Capitalize the first letter of the word after a colon if it is part of a complete sentence.

example:
The professor issued an ultimatum: Students must write four papers for the course.

Do not use a colon immediately after a verb.

example:
Wrong: The recipe requires: flour, two eggs and brown sugar.
Right: The recipe requires flour, two eggs and brown sugar.

commas

Use a comma:

Before a coordinating conjunction joining two independent clauses.

example:
Sue had planned to leave work early, but she was in a meeting for two hours.

To separate a dependent (subordinate) clause from an independent clause when the dependent clause comes first in the sentence.

example:
After I left the library, I went to the computer lab.

To separate introductory words and phrases from the rest of the sentence.

example:
Unfortunately, I forgot my umbrella.
Annoyed by the new rules, the woman complained to the manager.

To separate a nonrestrictive phrase or clause from the rest of a sentence. (A nonrestrictive phrase or clause is added to a sentence but does not change the sentence’s basic meaning.)

example:
My sister, who is a mail carrier, is afraid of dogs.
Mail carriers who have been bitten by dogs are afraid of them.

To separate items in a series. Use only one comma.

example:
I plan to take math, psychology and writing next semester.

Include the second comma in a series when necessary to avoid confusion:

example:
She ordered a Coke, ham and cheese, and apple pie.

To separate coordinate adjectives: two or more adjectives that are not joined by a coordinating conjunction and that equally modify the same noun or pronoun.

example:
The thirsty, hungry children returned from a day at the beach.
Sarah is an excellent psychology student.

To separate parenthetical expressions from the clauses they modify.

example:
The pope, for example, does not need to get a job.

To separate a transition from the clause it modifies.

example:
In addition, I will clean the windows.

To separate dates, place names and long numbers.

example:
Oct. 10, 1961, is my birthday.
Philadelphia, Pennsylvania, is an exciting city.

To separate phrases expressing contrast.

example:
John’s good nature, not his wealth, explains his popularity.

To set off nonrestrictive appositives.

example:
Grant, a famous Civil War general, holds an important place in history.
John Smith, and his wife, Jane, left on an early flight to Europe.

dashes

Use a dash:

To indicate sudden changes in tone or thought and to set off some sentence elements.

Note: Dashes are often overused. Sometimes a simple comma will do. Reserve the dramatic dash for cases when you seek the most emphasis.

example:
The movie business is undergoing dramatic changes—changes that may affect what movies are made and shown.

In spite of my frequent reminders—and I reminded him nearly every day—John still failed to lock up his bike.

exclamation points

Overused. In general, use only if you are quoting a written source.

hyphens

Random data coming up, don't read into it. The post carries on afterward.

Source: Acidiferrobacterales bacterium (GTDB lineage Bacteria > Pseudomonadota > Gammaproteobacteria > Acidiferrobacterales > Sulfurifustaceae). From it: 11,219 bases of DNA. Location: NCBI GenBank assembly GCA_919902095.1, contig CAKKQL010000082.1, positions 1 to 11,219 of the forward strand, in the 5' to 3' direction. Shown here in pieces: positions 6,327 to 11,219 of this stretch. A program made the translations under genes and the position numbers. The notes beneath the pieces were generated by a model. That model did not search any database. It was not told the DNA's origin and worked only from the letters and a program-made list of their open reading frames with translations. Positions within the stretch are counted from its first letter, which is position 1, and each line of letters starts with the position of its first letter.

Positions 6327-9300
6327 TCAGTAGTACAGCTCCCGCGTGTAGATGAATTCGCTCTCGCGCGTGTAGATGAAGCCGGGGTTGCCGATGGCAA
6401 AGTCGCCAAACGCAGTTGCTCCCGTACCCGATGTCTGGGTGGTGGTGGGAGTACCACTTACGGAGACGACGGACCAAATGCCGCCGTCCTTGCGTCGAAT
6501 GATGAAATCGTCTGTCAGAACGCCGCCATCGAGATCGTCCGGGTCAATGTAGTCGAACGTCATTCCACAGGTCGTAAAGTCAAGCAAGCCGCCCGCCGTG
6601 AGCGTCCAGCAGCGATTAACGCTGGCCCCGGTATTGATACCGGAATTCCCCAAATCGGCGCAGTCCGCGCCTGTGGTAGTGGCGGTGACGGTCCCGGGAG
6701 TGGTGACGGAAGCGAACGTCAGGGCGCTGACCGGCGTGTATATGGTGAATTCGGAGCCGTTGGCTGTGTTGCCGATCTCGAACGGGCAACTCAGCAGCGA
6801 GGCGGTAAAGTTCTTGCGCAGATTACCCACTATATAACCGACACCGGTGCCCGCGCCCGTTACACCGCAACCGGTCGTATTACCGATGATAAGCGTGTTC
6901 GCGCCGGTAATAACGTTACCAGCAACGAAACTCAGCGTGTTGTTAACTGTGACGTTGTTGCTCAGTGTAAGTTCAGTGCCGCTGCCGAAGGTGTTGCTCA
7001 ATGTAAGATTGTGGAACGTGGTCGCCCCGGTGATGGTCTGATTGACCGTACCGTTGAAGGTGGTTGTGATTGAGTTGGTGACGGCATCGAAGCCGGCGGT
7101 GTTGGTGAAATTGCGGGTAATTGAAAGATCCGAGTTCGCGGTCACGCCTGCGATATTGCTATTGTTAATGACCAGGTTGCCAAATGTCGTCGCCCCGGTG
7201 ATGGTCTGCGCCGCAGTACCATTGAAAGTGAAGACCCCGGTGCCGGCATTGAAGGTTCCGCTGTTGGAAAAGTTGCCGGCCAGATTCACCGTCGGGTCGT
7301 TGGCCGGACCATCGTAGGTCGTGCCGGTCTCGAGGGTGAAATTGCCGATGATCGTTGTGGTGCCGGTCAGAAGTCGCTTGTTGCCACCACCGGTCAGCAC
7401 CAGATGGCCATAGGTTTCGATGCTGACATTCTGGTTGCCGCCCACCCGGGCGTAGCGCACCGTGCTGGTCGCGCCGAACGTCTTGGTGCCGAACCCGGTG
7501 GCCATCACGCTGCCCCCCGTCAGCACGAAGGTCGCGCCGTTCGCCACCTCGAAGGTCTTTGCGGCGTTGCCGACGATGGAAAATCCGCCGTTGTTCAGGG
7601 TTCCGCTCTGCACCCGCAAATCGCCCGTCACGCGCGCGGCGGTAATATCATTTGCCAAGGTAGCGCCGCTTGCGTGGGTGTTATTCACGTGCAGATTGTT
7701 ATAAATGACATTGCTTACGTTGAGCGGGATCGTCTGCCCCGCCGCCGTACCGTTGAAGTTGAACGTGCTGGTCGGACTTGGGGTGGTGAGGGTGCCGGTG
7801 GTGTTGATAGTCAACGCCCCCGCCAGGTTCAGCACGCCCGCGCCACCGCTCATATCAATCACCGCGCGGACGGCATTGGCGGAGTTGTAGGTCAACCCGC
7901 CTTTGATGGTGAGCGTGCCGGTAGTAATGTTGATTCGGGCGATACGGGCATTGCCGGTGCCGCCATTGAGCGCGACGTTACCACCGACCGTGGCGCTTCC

Use hyphens for compound modifiers.

example:
I washed my mud-covered vehicle.
His well-intentioned meaning was lost on the woman.
A 30-year-old woman has won a national book award.

parentheses

Parentheses are used to indicate information indirectly relating to the topic of a sentence. They can be distracting to the reader and should be used as a last resort when information cannot be contained in the sentence or cannot be used with a dash. Try rewriting the sentence. Parentheses are commonly used to represent a passing comment or aside; be sure that the information you want to put in parentheses is necessary and important.

example:
Wrong: It is safe to say, (for the time being), that we have a good chance of winning the game.
Right: It is safe to say, for the time being, that we have a good chance of winning the game.

Do not use parentheses to list information.

example:
Wrong: Other colleges (Temple, Drexel and Penn) also offer that program.
Right: Other colleges, such as Temple, Drexel and Penn, also offer that program.

Place commas, semi-colons, or dashes after the closing parenthesis, not before.

example:
I phoned him when I arrived (as I had promised), and we went out to dinner.

Place punctuation marks outside a closing parenthesis when the phrase is a not a complete sentence.

example:
I phoned him when I arrived (as I had promised).

Place punctuation marks inside a closing parenthesis when the phrase is a complete sentence. Capitalize the first word of the parenthetical phrase.

example:
My friend told me she was going shopping. (I found out later that is was untrue.)

Note: Complete sentences that are dependent upon the surrounding material do not need to end with a period or be capitalized.

example:
Carrie is next on the waiting list (she has waited over a year for this opportunity) and is excited about moving to her new apartment.

quotation marks

Follow these examples:
I heard her say, “Let’s go to the party.”
“Let’s go to the party,” she said.
“The party,” she said sadly, “is over.”
“I never wanted to go to the party in the first place,” Joe said. “They were not planning many fun activities.”

semicolons

Use a semicolon:

Between two main clauses.

example:
She requested that the students pay rent, help out around the house or move out; the students resisted this plan.

Between a main clause related by “however,” “thus” or another conjunctive adverb.

example:
Her husband’s vacation was cancelled; consequently, the family will be staying home this summer.

Between items in a series.

example:
The advisory board comprises Amy Johnson, B.S. ’81; John Smith, M.B.A. ’90; and Sue Smith, B.S. ’93. (note the semicolon before “and”)

Do not use a semicolon to separate a subordinate clause from a main clause.

Do not use a semicolon to introduce a series.

One space is used between sentences.

Questions Regarding Style

If you have any questions regarding style, call the Marketing coordinator/writer at ext. 6206.